Circular Letter: Fall 2020
Angelic Help in unlocking the Mystery of the Holy of Holies
We are getting close to the 29th of September, the feast of the three Archangels, Saints Michael, Gabriel and Raphael. The opening prayer for this Mass, however, reveals that the Church actually implores the help of all the holy angels on this day: “O God… graciously grant that our life on earth may be defended by those who watch over us as they minister perpetually to You in heaven.” Evidently, their heavenly ministry is closely linked to their ministry on earth. Today, we want to ponder this collaboration of the Seraphim and the Cherubim alongside the Archangels in the divine economy. In this endeavor we propose to unlock certain aspects of the Sacred Books of the Old Covenant. In particular, we want to reflect on the mystery of the Temple.
The “Holy of Holies” was the inner sanctum of the ancient Jewish Temple, the place where the “Most High” dwelt. It was central to the Jewish sacrificial system and therefore to the Mosaic Covenant. Since ancient Hebrew did not have superlatives, the sacred authors did not refer to this place as The “Most Holy Place,” but used the more circumlocutive term, the “Holy of Holies”. The very richness of this term, “Holy of Holies,” is precisely what is needed to lead us into the depths of the reality it indicates.
Selected texts from the books of Isaiah, Daniel and Ezekiel have given us some profound insights into the role the celestial spirits have in the divine plan of salvation.
The Seraphim’s Contribution
Let us start with the Prophet Isaiah. In chapter 6, Isaiah has an incredible vision of Seraphim worshipping God in the heavenly temple. The text reads:
In the year that King Uzziah died I saw the Lord sitting upon a throne, high and lifted up; and his train filled the temple. Above him stood the Seraphim; each had six wings: with two he covered his face, and with two he covered his feet, and with two he flew. And one called to another and said: “Holy, holy, holy is the Lord of hosts; the whole earth is full of his glory.” (Is 6:1-3)
Before we delve into what the text reveals to us about the Temple, we want to explore what the Seraphim can teach us about proper demeanor before God.
The first thing we can learn from the Seraphim is humility and reverence. The fact that the Seraphim had two of their wings covering their faces signifies that, even though they are in the presence of God, it is, nonetheless, necessary to shield their eyes while gazing upon the Lord. The symbolism of this is meant to teach us, that if the mighty Seraphim have such an immense reverence for God, then should we not also, cultivate a habitual attitude of reverence for our Incarnate Lord Jesus? Yes, it’s true that He is our brother and our friend. We should be comfortable in our mutual, loving relationship with Him, but this needs to be held in tension with the fact that He’s God! And as God, we should have the upmost reverence towards Him.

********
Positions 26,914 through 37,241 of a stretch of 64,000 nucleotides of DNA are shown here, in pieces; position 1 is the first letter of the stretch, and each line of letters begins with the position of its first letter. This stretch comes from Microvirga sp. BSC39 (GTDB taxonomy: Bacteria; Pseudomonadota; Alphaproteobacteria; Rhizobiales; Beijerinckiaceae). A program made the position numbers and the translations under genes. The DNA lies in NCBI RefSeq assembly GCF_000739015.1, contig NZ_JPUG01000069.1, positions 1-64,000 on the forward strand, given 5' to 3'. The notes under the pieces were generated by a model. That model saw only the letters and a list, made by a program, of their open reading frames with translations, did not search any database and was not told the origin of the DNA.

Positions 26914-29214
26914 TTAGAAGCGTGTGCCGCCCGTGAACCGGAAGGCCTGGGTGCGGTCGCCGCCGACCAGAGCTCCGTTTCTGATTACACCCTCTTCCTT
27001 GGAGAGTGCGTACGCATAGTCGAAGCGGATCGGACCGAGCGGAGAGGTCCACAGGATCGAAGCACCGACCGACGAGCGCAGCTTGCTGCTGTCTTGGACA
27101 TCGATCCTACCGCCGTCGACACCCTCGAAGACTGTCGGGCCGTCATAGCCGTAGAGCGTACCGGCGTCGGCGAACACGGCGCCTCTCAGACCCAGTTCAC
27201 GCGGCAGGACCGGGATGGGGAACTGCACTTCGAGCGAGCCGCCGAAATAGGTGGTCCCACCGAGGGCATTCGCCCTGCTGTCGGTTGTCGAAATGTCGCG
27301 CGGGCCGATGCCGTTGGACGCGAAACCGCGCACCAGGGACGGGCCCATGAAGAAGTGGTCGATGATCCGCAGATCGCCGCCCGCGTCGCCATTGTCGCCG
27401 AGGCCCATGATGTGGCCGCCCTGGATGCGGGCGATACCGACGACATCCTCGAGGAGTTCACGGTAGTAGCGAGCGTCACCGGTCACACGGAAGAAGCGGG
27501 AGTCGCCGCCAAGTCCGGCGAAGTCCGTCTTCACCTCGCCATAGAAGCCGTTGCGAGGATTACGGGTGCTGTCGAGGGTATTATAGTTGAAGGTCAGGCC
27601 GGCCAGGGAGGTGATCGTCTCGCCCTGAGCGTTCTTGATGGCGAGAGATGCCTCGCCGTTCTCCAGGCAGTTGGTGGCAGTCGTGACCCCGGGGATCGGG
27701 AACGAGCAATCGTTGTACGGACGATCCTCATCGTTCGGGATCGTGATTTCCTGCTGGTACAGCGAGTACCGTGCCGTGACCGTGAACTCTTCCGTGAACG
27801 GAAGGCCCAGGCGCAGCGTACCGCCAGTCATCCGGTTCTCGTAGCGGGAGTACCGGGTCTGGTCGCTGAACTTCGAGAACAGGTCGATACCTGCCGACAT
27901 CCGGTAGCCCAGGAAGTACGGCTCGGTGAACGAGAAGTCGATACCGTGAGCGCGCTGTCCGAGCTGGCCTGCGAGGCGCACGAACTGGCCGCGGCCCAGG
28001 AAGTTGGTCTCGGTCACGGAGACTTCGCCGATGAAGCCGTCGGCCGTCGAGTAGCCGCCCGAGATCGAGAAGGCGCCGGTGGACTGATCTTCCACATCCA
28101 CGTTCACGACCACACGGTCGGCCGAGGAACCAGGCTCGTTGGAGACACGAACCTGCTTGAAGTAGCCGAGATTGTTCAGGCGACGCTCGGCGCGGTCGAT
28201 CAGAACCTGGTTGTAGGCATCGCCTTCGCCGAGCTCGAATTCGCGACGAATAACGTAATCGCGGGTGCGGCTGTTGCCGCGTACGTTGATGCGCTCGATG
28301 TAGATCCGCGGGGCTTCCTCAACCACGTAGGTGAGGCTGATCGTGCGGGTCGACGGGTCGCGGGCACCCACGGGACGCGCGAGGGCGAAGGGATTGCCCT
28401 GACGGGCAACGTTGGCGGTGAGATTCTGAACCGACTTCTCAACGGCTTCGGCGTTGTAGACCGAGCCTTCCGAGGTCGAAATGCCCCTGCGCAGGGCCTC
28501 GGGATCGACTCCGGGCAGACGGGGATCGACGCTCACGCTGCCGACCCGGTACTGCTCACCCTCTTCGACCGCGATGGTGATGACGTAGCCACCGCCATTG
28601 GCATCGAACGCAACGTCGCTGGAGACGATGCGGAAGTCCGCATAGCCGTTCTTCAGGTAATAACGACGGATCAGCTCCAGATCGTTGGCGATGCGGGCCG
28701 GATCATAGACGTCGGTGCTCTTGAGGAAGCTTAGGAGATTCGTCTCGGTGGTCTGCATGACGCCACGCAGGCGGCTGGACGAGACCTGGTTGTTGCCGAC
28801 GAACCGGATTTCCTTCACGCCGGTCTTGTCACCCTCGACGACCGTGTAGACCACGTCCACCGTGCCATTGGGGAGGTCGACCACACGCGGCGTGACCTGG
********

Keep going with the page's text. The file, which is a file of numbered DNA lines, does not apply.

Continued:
Secondly, the covering of their feet with another set of wings tells us also something about humility. Our feet are what always have contact with the ground. Accordingly, they become dirty. It’s symbolic imagery about our need for purification. The foot washing in the Gospel is an allusion to our need of being cleansed from sin. If the Seraphim, who are sinless, cover their feet before the Lord, how much humbler should we be in recognizing ourselves as sinners before our Lord and Savior.
With regard to the mystery of the Temple, Isaiah 6:1 speaks of a vision of the Lord sitting upon a throne and his train filling the Temple. This fuses together two powerful attributes. The Temple of the Lord and the palace of the Lord are one and the same thing. The place where a throne is found is in a palace and the text tells us explicitly that we are in the Temple. Any Jew would have recognized that Isaiah was granted a vision into the heavenly Holy of Holies, because it’s God’s dwelling. What this tells us, is that the heavenly Holy of Holies is at one and the same time a place of worship on the one hand, and a place of law, or justice on the other. It means that worship and justice are two key attributes of the Holy of Holies.
Another illuminating point about Isaiah’s vision is the burning coal. The text reads:
Then flew one of the Seraphim to me, having in his hand a burning coal which he had taken with tongs from the altar. And he touched my mouth, and said: “Behold, this has touched your lips; your guilt is taken away, and your sin forgiven.” (Is 6:6-7)
The reason the Seraphim did this was because Isaiah was terrified. He had seen the Lord of hosts, but was a man of unclean lips; he was a sinner.
Isaiah was in a condition of uncleanliness. In the Old Testament biblical tradition, there were three states: unclean or profane; clean or purified; and holy. If a person was unclean, it wasn’t possible for him to be sanctified, or made holy; he had to be purified first. Then, once he was purified, he could be sanctified. The coal that the Seraphim uses to touch Isaiah’s lips purifies him, but it doesn’t make him holy. However, since Isaiah is purified, he is now in a state where he can be sanctified.
A person becomes holy when they are anointed, blessed, or sanctified through some other means akin to an anointing. To be holy means to receive the divine presence, that is, to participate in the holiness of God and also be able to communicate holiness to others. Isaiah is made holy when he is commissioned by God, “and I heard the voice of the Lord saying, ‘Whom shall I send, and who will go for us?’ Then I said, ‘here am I! Send me'” (Isaiah 6:8). Isaiah is made holy to be a prophet and prophesy about the coming of the Messiah.